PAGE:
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Financialism

Some Wealth Is Real—Based on Actual Products and Services That Fill a Need—Then There Is Financialism

One of the things that really bothers me about this economy is that, increasingly, it is based not on satisfying real needs, but on playing games with finance. According to an essay by Ezra Wasserman Mitchell:

Financialism is a system in which the real economy plays a secondary role to the financial economy, in the process stripping future real economic profits for present consumption. While it bears similarities to the process often identified in the economic literature as “financialization,” it differs both in historical scope and in its suggestion that financialism differs fundamentally from capitalism.

Let me give you several examples:

  • Executives in such “gamed” industries as pharmaceuticals, insurance, or rental real estate get together and decide what level of profit they want for the coming year. In order to achieve their goals, they raise prices to achieve goals that are based on how much money they want—not how much money they can reasonably be expected to earn in the course of business.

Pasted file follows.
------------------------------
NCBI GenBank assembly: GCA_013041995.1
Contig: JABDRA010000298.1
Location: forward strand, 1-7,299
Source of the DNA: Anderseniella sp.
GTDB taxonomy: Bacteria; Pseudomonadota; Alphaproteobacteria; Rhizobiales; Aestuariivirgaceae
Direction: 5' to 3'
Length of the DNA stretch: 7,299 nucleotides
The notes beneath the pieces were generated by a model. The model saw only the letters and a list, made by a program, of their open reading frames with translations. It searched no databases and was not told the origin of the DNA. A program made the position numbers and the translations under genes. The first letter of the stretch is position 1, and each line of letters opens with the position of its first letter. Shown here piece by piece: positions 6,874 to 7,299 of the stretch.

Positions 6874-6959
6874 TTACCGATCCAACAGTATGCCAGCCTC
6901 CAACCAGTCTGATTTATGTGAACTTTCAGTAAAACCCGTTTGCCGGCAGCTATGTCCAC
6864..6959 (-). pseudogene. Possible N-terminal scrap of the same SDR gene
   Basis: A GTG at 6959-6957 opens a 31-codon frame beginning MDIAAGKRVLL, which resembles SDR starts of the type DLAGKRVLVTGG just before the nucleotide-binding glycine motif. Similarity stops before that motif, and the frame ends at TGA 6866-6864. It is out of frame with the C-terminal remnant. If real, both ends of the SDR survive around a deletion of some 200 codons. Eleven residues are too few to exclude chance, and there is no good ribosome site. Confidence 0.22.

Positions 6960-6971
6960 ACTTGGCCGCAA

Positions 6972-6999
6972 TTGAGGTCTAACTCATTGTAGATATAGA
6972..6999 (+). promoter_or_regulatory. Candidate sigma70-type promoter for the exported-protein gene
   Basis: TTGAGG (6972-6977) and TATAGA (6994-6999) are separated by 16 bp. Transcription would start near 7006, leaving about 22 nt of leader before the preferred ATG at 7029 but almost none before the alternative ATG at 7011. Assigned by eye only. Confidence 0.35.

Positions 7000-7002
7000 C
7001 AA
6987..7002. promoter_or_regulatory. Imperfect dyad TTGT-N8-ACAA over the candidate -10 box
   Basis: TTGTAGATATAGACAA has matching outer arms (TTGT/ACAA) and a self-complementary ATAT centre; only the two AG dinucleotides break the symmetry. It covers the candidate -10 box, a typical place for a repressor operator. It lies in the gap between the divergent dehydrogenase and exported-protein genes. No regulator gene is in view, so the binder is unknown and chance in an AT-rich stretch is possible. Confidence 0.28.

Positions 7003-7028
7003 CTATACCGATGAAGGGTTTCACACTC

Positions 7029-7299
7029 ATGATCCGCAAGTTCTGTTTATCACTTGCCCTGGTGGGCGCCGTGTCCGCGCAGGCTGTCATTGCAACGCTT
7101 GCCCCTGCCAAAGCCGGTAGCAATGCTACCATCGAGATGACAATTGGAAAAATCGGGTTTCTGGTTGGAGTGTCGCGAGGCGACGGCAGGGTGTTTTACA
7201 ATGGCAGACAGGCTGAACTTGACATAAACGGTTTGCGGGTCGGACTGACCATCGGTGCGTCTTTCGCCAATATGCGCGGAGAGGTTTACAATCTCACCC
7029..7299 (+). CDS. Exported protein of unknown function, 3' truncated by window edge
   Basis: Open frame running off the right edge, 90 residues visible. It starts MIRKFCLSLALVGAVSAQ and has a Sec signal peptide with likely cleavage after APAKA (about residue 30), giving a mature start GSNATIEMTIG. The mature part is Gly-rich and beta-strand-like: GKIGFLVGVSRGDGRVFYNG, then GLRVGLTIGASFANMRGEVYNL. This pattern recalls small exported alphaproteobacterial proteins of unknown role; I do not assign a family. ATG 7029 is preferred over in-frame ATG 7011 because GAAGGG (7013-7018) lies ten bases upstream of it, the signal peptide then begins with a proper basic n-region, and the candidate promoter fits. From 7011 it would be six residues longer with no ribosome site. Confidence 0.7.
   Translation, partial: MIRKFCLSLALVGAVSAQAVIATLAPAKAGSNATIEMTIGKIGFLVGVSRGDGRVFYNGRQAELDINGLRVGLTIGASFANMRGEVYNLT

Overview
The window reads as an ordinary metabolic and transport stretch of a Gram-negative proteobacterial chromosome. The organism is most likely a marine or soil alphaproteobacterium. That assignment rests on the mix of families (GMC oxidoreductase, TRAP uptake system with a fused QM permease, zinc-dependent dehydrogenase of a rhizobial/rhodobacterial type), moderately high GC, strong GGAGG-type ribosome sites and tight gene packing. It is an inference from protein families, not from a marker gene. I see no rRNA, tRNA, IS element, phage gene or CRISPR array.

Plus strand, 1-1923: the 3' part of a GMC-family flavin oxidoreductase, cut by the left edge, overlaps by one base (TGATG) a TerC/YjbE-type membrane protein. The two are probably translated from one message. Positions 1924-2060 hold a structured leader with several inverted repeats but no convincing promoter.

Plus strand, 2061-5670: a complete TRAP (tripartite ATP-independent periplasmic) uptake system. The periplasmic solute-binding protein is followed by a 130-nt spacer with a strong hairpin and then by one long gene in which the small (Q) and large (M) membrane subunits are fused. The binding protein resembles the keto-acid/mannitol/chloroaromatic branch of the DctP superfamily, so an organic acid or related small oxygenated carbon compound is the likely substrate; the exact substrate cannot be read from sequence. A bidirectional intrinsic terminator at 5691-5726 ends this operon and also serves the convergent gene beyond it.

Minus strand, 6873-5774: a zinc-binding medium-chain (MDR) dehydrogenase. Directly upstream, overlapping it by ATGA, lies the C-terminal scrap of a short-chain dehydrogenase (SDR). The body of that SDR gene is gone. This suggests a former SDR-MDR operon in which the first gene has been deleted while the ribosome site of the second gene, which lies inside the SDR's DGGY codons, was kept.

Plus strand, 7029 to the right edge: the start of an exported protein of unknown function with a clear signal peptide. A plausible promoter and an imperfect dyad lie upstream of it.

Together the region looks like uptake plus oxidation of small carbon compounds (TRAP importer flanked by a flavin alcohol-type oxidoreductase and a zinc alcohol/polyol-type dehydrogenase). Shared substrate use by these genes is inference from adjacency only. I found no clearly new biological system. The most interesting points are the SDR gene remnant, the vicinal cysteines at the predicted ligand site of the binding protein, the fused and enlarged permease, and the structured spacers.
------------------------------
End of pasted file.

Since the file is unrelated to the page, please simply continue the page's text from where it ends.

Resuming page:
• Crypto-currencies like Bitcoin represent financial speculations divorced from providing products and services. It’s not so much the finger pointing at the moon so much as it is a finger pointing at a finger pointing at the moon.
  • Bank charges and airline nickel-and-dime fees can cause real economic pain that is far removed from the actual value of the services being accounted for.

This came home to me today when I discovered that the forms of insulin I must take for my Type 2 Diabetes have been removed from Anthem Blue Cross’s drug formulary. Outraged, I called Blue Cross and suggested they accompany their “drug not in formulary” notices with ads for cemetery plots and mortuaries. That didn’t go over well with them, but I was pissed. Evidently, if Anthem Blue Cross saw their projected profit as more important than they basic services they provided.

 

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